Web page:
It’s important to note that improving bad credit is a bit similar to losing weight: It takes time and there is no rapid way to improve your credit score. Actually, out of all of the ways to advance a credit score, quick-fix efforts are the most likely to fail, so beware of any advice that states to improve your score quickly. The best advice for reconstructing credit is to manage it over time. If you haven’t done that, then you need to improve your history before you see improvement. The tips below provide Credit Score Solutions.
Follow Credit Card Balances
Follow your card balances. An impotent factor in your score is how much revolving credit you have compared to how much you’re actually using. The less that percentage is, the better it is for your rating. The average is 30 percent or lower.
What you might not consider is that even if you pay balances in full every month, you still could have a higher utilization ratio than you would think of. That’s because some issuers utilize the balance on your statement as the one disclosed to the bureau. Even if you’re paying balances fully every month, your credit score will still scale your monthly balances. One option is to see if your card issuer will accept several payments during the month. You can find more on financedoneright.com
Setup Payment Reminders
Remember to set up payment reminders. Making your payments on time is one of the largest contributing attributes to your scores. Some banks provide with payment reminders through their online banking platforms that can send you an email or text message reminding you when a payment deadline is. You could also consider engaging in automatic payments through your credit card and loan providers to have payments automatically used from your bank account, but this only makes the minimum payment on your cards and does not help engage a sense of money management.
You can pay twice a month. You might think you’re doing fine because you pay off your card each month, even if it’s maxed out. The issue is that your creditors are only disclosing balances to the credit bureaus once a month. If you hold a big balance each month, it could seem that you’re overusing your credit.
For instance, assume you have a credit card with a $4,000 limit. It’s a rewards card, so you use it for all you purchase. In fact, every month, you reach to your limit. The statement comes, you owe $4,000, and you send in a check to pay it off. The issue is the credit card company is likely reporting the statement balance every month. Thus, it looks like you have a $4,000 limit and a $4,000 balance. That’s a 100 percent credit usage rate, and not a preferable thing as far as your score is considered.
You can help ease the problem by dividing your credit card payments. Start charging everything to get the rewards, however, send in payments at least twice a month to sustain your running balance lower. Moreover, if you make a big purchase on your card and have the cash nearby, pay it off immediately.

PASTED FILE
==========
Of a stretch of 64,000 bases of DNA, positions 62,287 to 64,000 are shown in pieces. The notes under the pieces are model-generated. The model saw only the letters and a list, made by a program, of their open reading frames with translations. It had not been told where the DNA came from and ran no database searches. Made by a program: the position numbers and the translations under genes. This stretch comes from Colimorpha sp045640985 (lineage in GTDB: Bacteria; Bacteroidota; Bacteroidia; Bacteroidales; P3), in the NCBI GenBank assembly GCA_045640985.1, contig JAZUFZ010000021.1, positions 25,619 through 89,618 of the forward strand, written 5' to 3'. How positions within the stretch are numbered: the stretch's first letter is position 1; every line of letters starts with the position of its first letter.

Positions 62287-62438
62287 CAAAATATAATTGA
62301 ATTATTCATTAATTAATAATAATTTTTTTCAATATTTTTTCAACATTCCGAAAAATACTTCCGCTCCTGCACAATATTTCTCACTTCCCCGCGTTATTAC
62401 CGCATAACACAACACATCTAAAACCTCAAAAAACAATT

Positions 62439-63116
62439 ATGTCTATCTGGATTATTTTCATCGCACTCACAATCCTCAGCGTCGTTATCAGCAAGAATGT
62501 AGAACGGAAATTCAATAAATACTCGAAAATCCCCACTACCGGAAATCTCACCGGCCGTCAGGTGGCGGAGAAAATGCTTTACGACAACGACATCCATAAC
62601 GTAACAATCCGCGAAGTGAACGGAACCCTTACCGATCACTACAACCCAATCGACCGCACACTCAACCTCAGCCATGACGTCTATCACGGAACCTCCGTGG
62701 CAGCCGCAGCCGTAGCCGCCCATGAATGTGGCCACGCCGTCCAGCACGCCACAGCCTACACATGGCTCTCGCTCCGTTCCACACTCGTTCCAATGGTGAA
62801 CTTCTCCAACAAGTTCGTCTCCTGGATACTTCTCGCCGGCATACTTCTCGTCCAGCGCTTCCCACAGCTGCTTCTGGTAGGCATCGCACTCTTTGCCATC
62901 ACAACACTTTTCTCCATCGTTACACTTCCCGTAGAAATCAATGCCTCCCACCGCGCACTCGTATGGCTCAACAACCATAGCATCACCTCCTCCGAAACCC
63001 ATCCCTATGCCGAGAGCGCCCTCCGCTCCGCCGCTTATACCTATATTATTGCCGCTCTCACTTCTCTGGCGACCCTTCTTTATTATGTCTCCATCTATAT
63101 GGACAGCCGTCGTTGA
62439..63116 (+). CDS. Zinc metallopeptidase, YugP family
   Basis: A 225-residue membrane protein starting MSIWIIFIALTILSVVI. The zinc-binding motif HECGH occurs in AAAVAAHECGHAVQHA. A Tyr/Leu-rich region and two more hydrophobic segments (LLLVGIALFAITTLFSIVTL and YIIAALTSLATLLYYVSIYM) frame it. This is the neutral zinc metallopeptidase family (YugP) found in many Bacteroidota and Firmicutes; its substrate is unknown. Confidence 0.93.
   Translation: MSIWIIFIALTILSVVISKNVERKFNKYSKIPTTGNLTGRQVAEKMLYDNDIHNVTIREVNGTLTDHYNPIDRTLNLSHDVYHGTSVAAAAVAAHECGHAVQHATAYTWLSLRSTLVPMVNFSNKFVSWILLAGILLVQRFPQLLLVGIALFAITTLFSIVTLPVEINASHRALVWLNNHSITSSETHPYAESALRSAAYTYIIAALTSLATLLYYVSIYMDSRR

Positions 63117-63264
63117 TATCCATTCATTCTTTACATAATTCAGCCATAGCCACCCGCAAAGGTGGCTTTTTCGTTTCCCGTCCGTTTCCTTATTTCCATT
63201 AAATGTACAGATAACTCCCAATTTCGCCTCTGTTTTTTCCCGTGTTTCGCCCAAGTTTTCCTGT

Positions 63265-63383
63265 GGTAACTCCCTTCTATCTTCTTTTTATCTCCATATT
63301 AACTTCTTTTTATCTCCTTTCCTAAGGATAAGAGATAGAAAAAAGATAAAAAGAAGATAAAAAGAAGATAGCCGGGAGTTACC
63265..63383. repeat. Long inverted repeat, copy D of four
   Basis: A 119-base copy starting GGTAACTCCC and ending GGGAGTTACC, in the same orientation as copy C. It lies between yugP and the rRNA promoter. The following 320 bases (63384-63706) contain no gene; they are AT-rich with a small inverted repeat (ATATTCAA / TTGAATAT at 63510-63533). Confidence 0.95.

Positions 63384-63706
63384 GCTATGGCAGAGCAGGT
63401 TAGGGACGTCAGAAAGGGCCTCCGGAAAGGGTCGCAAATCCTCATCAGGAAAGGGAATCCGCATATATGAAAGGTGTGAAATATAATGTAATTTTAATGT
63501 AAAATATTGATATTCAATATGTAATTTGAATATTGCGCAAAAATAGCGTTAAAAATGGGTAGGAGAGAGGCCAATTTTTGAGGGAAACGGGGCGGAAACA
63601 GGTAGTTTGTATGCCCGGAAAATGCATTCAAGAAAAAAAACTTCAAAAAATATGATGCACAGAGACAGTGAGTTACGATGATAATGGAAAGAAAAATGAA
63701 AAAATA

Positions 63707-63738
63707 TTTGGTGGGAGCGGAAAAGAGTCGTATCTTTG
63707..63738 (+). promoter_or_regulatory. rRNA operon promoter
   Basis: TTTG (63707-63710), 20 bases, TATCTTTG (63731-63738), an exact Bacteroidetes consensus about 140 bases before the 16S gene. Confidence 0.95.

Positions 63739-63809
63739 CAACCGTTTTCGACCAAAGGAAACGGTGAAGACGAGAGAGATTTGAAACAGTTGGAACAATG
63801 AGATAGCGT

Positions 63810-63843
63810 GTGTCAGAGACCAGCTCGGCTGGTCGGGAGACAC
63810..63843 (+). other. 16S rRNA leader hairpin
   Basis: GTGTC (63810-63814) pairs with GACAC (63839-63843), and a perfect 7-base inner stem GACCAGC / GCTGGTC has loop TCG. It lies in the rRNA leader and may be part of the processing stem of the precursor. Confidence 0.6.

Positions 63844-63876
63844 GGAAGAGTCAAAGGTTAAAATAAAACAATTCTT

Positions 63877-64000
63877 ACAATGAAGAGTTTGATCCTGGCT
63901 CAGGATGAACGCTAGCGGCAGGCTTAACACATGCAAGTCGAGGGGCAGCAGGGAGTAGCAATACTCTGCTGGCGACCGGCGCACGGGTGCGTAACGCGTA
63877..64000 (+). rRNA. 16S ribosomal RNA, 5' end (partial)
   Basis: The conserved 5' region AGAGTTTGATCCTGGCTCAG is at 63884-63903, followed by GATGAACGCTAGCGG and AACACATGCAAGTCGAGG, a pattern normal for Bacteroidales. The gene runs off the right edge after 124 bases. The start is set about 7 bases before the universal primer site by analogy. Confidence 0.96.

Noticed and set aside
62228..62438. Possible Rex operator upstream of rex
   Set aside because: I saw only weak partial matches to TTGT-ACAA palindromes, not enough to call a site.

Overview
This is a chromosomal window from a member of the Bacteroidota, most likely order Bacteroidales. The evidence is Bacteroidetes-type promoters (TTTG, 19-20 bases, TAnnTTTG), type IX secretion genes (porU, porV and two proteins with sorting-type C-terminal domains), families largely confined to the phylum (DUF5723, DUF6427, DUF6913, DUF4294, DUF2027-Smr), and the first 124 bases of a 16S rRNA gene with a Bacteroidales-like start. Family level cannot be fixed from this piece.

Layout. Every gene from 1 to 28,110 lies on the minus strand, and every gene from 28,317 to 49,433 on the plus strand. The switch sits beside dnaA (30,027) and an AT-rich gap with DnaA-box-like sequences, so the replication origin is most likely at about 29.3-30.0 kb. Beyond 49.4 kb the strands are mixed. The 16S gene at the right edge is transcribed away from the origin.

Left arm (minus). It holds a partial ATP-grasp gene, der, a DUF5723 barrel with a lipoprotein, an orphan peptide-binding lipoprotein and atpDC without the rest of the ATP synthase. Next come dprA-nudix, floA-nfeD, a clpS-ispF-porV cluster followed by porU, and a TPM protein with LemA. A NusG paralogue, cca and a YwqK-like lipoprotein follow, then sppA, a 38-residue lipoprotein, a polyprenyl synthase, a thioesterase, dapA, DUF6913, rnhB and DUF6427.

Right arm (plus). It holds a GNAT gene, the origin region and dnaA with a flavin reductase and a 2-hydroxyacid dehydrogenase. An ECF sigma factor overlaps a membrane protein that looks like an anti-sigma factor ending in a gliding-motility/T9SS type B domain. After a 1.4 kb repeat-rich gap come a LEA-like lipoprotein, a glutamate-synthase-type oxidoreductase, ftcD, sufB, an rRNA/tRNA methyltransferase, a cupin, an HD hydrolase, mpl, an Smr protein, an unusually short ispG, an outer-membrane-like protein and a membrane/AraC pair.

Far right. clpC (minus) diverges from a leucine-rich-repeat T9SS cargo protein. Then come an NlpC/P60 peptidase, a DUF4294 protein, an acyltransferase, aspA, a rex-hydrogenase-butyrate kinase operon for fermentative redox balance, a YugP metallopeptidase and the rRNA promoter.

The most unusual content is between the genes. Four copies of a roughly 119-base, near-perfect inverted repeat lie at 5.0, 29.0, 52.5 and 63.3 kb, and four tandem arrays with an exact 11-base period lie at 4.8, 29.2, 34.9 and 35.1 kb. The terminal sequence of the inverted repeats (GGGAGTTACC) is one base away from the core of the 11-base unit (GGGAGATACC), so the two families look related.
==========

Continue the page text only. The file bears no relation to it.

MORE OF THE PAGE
Decrease the amount of debt you owe. This is easier said than done, however reducing the amount that you owe is going to be a far more enjoyable achievement than advancing your credit score. The first thing you need to do is stop purchasing with your credit cards. Use your credit report to make a list of all of your accounts and then go online or go through recent statements to determine how much you owe on each account and what interest rate they are charging you. Think of a payment plan that puts most of your feasible budget for debt payments towards the highest interest cards in high priority, while maintaining minimum payments on your other accounts.
Get and Stay Present
If you have missed payments, get present and stay present. The longer you pay your bills on time after being late, the more your FICO Scores should advance. Older credit issues count for less, thus, poor credit performance won’t harm you forever. The influence of past credit problems on your FICO Scores disappears as time passes and as recent good payment trends show up on your credit report. And good FICO Scores weigh any credit issues against the positive information that says you’re governing your credit well.
Perhaps you’re not in a situation to pay down your balances. You could take a different way to improving your credit utilization rate: approach your creditor and ask for a credit limit increase.
If you’ve maxed out your $4,000 card and get a limit increase to $8,000, you’ve immediately cut your credit utilization rate in half. The important factor is to not spend any of your new credit. It blows the purpose of getting a limit increase if you instantly charge the card up to $8,000.
Try to become an authorized user. Once you’re an authorized user, the account will show up on your credit report if a card has been issued in your name. Afterward, your credit report will show all the cardholder’s on-time payments and (hopefully good) credit utilization rate. Thus, your credit score gets an increase too.
At the end of the day, if none of the offerings helps you, don’t be upset. There is one final option, and that is to be joined as an authorized user on someone else’s credit card.
Now, for this to happen, you’ll need to find someone who trusts you very much and who governs his or her money very efficiently. Once you find this very significant person who is going to do you a big favor, you need to relax and hope to die while explaining you have no goals of exploiting their credit card. You just want to be added to their account as a way to construct credit.
While these several strategies can increase your credit score fast, keep in mind that “fast” is an approximate term. You won’t see results in one day; give it several months or so for the changes to begin influencing your score positively.
You can read additional materials on how to improve your credit score on several other articles on this website.